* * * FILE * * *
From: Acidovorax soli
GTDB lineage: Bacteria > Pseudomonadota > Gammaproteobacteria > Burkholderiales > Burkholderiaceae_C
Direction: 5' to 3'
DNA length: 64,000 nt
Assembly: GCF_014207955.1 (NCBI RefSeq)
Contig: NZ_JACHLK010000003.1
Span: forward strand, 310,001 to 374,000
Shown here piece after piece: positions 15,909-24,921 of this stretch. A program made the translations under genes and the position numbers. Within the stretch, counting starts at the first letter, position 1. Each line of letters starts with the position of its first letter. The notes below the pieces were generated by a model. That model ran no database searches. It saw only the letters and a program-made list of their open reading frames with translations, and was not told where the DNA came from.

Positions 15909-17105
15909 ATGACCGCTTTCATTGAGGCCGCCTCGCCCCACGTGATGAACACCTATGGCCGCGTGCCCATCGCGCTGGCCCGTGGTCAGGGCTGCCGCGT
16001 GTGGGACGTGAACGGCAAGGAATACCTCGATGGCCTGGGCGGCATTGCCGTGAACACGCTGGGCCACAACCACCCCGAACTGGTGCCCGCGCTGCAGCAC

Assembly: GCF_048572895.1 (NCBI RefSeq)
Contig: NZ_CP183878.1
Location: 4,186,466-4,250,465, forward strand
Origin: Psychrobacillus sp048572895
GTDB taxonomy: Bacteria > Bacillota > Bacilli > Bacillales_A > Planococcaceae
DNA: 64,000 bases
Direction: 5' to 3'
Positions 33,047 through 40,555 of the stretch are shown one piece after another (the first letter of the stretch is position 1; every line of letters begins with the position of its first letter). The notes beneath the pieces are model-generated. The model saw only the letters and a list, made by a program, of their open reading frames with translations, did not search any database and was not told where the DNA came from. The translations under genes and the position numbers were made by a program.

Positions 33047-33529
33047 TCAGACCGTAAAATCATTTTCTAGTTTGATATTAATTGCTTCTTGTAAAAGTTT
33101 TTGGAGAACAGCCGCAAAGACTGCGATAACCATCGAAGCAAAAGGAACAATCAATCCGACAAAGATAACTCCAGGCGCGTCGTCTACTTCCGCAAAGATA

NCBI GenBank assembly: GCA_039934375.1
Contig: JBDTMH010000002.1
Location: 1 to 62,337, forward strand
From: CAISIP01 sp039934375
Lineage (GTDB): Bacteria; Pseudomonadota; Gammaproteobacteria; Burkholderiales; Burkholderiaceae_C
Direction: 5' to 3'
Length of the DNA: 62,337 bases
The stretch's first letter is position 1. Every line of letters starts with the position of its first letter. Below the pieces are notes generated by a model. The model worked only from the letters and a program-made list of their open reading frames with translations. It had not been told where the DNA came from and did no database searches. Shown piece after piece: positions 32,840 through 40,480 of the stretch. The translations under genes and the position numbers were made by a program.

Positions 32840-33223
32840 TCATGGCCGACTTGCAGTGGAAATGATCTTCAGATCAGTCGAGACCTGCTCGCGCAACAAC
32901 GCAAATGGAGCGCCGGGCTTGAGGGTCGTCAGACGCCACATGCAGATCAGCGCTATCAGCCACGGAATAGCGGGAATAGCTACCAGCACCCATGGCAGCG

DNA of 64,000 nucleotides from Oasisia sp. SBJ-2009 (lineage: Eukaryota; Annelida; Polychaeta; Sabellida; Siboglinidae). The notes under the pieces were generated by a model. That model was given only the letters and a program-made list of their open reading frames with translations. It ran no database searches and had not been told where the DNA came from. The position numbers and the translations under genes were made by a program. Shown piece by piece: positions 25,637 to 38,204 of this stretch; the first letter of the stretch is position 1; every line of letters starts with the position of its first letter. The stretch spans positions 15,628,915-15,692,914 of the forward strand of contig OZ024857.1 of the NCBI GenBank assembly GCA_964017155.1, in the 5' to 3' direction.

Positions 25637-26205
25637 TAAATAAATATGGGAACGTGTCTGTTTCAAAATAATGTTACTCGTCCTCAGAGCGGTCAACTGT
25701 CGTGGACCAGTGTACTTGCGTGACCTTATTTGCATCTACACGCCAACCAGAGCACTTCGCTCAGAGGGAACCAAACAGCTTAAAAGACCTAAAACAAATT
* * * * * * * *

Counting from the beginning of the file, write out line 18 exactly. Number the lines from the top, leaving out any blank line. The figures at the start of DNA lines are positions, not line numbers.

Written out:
Direction: 5' to 3'